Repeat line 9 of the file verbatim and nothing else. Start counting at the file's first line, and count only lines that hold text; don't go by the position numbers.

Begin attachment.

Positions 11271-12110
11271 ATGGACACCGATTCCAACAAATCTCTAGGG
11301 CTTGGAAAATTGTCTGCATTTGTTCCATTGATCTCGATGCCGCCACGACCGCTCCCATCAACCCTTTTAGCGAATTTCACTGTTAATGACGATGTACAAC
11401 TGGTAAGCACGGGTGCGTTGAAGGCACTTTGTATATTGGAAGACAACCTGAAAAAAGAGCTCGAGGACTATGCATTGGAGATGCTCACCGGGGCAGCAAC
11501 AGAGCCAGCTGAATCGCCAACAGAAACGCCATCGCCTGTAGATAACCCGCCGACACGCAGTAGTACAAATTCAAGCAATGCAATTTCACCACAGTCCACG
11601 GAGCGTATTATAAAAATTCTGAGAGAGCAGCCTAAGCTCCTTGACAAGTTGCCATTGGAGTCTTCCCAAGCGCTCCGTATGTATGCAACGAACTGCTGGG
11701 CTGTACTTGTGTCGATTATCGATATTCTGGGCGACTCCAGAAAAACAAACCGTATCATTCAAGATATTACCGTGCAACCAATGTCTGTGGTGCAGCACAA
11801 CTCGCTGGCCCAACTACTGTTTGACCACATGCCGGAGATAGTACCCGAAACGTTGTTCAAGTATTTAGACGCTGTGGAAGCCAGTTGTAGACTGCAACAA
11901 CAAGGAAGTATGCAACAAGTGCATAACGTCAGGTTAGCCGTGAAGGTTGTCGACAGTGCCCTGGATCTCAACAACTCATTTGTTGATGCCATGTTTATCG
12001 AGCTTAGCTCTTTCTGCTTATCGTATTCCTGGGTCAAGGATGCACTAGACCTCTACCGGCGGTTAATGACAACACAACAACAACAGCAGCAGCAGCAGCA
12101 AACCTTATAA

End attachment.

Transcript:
11901 CAAGGAAGTATGCAACAAGTGCATAACGTCAGGTTAGCCGTGAAGGTTGTCGACAGTGCCCTGGATCTCAACAACTCATTTGTTGATGCCATGTTTATCG